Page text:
Reply
  • 1_rick
    "It's only a shame that, as with all K-series processors, you're on the hook for your own thermal solution."

    Translation: "We're disappointed that Intel didn't bundle in the usual under-powered fan that you'll need to replace if you want to overclock."
    Reply
  • rgrigio
    Should i assume it to be as fast as a STOCK i7 4790k? At least when only 4 cores are required?
    Reply
  • East17
    I believe we need to stop putting so much emphasis on <current> single threaded performance. As long as the difference is not over 20%, for gamers and power users this matters less now.

    All games, all apps and even browsers are going Multi-Threaded so what's the point in putting so much emphasis on Single Threaded performance ?!?

    Sure, if AMD or Intel launch a new gen of CPUs that double or triple the single threaded performance, that's worth the talk, but differences between 0% and 15% are not worth to fill entire pages of a review with.

    Anyway, I'm not an expert reviewer :) It's just my opinion after 20+ years in IT hardware industry.

    I generally want a very capable processor at a good platform price with modest IDLE power consumption. The rest is arguable. If it can game, good. If it can game well, even better, but I'm never going to chose a less productive CPU just because I get 10% higher FPS. That's just me :)

    The graphics can be a bit misleading .... I would really like to see them full scale.

    Because the way they are now, you get the impression that (in Gaming Price Efficiency - Platform Cost) AMD Ryzen 1300 is 10 times less capable than the i8400 which is not.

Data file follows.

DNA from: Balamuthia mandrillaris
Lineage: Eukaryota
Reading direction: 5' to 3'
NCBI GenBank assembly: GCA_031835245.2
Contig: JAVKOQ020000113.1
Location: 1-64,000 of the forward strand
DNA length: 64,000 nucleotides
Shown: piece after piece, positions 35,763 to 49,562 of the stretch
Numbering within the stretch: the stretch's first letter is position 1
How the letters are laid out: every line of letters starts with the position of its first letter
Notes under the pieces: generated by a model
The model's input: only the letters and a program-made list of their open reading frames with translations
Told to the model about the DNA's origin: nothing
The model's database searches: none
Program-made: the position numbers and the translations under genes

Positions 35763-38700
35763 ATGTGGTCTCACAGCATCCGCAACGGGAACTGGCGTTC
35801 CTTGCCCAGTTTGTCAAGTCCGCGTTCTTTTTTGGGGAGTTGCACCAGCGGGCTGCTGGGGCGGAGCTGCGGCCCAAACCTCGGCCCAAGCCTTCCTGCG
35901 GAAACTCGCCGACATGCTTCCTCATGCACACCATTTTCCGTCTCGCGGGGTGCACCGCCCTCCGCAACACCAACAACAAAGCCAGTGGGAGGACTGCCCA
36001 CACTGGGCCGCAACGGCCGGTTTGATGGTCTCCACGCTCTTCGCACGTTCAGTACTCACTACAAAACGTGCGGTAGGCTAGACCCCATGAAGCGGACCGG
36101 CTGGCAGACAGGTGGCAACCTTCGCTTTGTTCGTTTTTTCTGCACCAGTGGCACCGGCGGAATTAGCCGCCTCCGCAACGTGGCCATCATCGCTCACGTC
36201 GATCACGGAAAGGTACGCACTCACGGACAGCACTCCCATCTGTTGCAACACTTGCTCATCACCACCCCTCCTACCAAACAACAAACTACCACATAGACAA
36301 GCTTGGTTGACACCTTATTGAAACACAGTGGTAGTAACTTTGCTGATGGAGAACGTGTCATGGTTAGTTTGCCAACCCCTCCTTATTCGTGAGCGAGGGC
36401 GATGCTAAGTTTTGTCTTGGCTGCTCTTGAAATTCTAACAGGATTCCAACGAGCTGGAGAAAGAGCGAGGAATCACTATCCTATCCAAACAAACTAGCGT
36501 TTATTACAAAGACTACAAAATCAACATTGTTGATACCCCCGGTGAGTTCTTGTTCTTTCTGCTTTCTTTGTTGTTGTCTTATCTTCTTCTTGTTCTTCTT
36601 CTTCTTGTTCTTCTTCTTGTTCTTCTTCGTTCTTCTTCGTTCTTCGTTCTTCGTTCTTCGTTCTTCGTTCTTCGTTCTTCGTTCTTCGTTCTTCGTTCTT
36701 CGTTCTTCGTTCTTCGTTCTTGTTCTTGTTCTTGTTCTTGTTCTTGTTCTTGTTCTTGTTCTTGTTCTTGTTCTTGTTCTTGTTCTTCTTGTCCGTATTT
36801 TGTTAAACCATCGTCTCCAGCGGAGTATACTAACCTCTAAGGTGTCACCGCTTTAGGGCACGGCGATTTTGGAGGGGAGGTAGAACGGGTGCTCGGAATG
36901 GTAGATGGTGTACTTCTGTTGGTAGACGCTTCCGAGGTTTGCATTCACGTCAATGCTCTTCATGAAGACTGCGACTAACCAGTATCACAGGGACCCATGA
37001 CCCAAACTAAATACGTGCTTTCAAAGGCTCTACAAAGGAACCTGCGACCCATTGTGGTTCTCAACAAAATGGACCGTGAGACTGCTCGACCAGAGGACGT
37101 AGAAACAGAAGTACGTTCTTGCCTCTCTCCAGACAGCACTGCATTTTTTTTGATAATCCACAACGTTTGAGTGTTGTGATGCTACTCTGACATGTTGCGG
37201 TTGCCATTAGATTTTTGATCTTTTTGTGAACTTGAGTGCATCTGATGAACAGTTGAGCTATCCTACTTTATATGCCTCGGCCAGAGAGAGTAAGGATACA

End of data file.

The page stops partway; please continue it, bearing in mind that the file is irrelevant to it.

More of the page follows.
When you look at the dot placement on the table, you'll see that i5 8400 appears to be 1000% the performance of AMD Ryzen 1300 while only being 2 times the price.
    Reply
  • 10tacle
    I've been waiting for this review. I'm looking to replace my dying i5 2500K backup gaming rig using a 1080p monitor that was built in Jan. 2011. It's severely showing its age. The price of the 8350k is a little higher than I expected, but since that rig is only for gaming and nothing else, the overclocking capability of it is impressive for improved FPS performance. And as the game benchmarks show, we are still not seeing most AAA title games really taking advantage of more than four cores over an overclocked four core CPU.

    If I was wanting to build a combination of both a gamer and multi-threaded video rendering box I'd still probably go with the Ryzen 1600 or 8400, but for a strict gaming box and going for a killer overclock, this wins hands down in the price segment. RIP to my faithful and trusty Sandy Bridge. You served me well for seven years - a chip that I successfully overclocked to 5.0GHz as well but never kept it that high due to the at-the-time rather weak Zalman 9700LED cooler...weak by today's higher end cooler standards. And thank you AMD for putting the pressure on Intel to add more cores to their i3 and i5 chips.
    Reply
  • why_wolf
    20384951 said:
    Newegg shows the Core i3-8350K in-stock right now for $189 (still $10 higher than "recommended customer price" from Intel), but well below the pricing button that says it costs $250 on Newegg. I thought those pricing buttons were updated real-time now?

    shows $189 for me. I doubt the button is updating it's pricing in real real-time. Probably more like once an hour.
    Reply
  • Llorelie
    20385554 said:
    "It's only a shame that, as with all K-series processors, you're on the hook for your own thermal solution."

    Translation: "We're disappointed that Intel didn't bundle in the usual under-powered fan that you'll need to replace if you want to overclock."

    I know, this has bothered me in every review on this site that I have seen. I understand that its important that you inform consumers that you will need to purchase a heatsink, but if you are buying a -k chip and a z- motherboard, it seems likely that you'll want an aftermarket cooler. I would MUCH rather intel prices these chips $10 lower and not include a paperweight.
    Reply